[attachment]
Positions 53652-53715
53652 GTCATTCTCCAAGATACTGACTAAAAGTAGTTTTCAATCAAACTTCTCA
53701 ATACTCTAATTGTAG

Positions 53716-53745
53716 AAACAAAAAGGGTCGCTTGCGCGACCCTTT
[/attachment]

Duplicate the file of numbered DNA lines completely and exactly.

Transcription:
Positions 53652-53715
53652 GTCATTCTCCAAGATACTGACTAAAAGTAGTTTTCAATCAAACTTCTCA
53701 ATACTCTAATTGTAG

Positions 53716-53745
53716 AAACAAAAAGGGTCGCTTGCGCGACCCTTT